Described by its owner as a “hidden treasure” nestled amongst the rugged Bannockburn landscape, the doors of Te Kano’s cellar door are now open; a place where guests can enjoy the company’s estate wines while experiencing the building’s dramatic architecture and distinctive Central Otago setting.
Te Kano owner Rhonda Lloyd engaged local architects Mason & Wales to realise her vision for a “modern yet beautiful” cellar door.
“Our family fell under the alluring spell of Central Otago some ten years ago, developing land in both Bannockburn and Northburn in order to create fine wine. The Eliza vineyard, planted six years ago, is the home of our new building that houses the cellar door – a place where we can share the Te Kano story.
“Mason & Wales illustrated a genuine appreciation and respect for the region and its environment, which was crucial to the success of the project,” says Rhonda.
“The architectural design needed to relate to the local environment and the structural parameters, while representing the identity of the brand and connecting with the surrounding landscape,” says Mason & Wales architect director Hamish Muir.
The cellar door makes a strong architectural statement, with the modern corten clad structure rooted in the upper terrace vines and cantilevered out over the lower vineyard, framing stunning views of the Kawarau river and the surrounding hills and valleys of the desert-like terrain.
“The building’s design responds to the environment, with robust exterior cladding which will withstand harsh climatic conditions over time and become blended with the wider landscape,” adds Hamish.
For Rhonda, the building feels “personal, something quintessentially Central Otago with our own modern twist”.
“The architectural design needed to be consistent with the quality of the Te Kano brand, and have a strong presence and relationship to the site and environment. Locally sourced materials have been crafted with considered and contemporary detailing, which is representative of the wider approach that we take in all aspects of our business.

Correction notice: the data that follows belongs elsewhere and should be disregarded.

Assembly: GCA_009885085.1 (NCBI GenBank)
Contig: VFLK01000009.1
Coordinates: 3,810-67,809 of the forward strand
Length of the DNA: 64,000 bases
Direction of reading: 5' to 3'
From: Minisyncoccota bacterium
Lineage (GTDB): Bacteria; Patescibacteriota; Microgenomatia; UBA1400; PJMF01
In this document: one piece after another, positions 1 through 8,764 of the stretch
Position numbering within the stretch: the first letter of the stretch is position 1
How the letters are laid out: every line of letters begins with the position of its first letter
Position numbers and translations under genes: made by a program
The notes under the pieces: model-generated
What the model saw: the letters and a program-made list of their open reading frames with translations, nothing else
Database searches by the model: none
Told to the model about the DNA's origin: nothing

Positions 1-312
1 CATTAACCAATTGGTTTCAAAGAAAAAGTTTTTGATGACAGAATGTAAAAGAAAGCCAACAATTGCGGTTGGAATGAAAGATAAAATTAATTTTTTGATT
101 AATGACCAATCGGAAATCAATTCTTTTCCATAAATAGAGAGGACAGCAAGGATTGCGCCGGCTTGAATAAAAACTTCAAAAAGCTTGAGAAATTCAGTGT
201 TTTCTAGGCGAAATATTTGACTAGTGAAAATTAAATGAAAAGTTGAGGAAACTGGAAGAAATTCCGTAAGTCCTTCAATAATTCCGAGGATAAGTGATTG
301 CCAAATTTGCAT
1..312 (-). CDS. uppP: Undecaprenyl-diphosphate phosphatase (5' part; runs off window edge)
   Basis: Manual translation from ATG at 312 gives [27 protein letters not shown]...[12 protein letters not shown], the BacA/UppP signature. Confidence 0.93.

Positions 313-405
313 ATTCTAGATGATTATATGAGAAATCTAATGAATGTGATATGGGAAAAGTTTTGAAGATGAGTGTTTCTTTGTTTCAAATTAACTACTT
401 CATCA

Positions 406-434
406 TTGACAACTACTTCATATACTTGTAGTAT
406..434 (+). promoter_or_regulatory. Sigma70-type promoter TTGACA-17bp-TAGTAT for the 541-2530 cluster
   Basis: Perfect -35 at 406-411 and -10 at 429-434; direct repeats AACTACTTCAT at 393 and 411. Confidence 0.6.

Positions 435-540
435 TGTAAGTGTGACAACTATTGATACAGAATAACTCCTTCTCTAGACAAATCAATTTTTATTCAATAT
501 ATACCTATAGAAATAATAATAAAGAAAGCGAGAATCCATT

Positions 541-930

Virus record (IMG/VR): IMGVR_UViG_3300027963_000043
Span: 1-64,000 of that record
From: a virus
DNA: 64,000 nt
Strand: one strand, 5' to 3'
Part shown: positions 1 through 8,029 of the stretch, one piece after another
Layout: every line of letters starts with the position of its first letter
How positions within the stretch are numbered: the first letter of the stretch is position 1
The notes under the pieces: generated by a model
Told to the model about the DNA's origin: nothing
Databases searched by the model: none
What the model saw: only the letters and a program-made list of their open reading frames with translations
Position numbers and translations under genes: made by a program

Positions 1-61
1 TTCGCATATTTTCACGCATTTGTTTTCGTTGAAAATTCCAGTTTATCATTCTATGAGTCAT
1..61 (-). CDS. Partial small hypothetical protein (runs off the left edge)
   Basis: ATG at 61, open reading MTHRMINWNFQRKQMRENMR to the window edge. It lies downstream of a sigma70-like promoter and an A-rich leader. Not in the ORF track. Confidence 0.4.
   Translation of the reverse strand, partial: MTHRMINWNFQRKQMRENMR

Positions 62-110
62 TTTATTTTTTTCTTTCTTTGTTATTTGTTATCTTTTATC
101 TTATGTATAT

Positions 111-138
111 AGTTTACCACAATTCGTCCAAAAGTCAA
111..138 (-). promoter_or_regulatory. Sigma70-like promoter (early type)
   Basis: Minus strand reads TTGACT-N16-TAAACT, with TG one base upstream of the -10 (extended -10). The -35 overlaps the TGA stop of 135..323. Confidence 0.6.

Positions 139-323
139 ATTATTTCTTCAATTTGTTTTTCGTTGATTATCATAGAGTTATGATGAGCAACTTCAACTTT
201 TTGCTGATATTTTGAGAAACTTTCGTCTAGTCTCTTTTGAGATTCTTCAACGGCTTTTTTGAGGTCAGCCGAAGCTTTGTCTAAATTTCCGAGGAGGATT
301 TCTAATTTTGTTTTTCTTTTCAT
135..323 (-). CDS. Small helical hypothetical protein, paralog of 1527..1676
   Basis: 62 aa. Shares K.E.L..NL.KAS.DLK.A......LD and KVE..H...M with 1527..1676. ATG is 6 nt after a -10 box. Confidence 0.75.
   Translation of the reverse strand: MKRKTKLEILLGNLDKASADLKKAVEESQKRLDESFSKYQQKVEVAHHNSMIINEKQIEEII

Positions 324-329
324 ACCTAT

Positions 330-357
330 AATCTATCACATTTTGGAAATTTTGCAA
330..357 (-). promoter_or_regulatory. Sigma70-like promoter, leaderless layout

“It was also important to have a design form that is neither residential nor commercial, and which can be subservient to the surrounding landscape and the wine,” says Rhonda.
Visitors are welcomed by a new entry at 92 Felton Road, winding through the working vineyard to the new building sitting on the edge of the terrace. The entry door of the tasting room leads through to an intimate lounge with walls and ceiling clad in timber.
The heartbeat of the Te Kano brand – the Kowhai – is not only reflected on the winery’s labels but in subtle details of the tasting room space from the colours of the interior to the contemporary New Zealand art handpicked from the family’s personal collection. Flowering Kowhai can be seen in works by photographer Fiona Pardington and sculptor Paul Dibble. Other works including those of Yuki Kihara can also be found in the building.
“Kowhai not only represents our brand but are an important part of the company’s ethos. Maintaining a symbiotic relationship with the land is at the core of our business and in a changing world, we feel that now, more than ever, it is paramount to give back to our earth,” says Rhonda.
“We hope the cellar door will be a special place for our guests to relax and enjoy our wines. It’s the heartbeat of our business – a place we not only welcome visitors to experience Te Kano – but to also celebrate this extraordinary land in Central Otago.”
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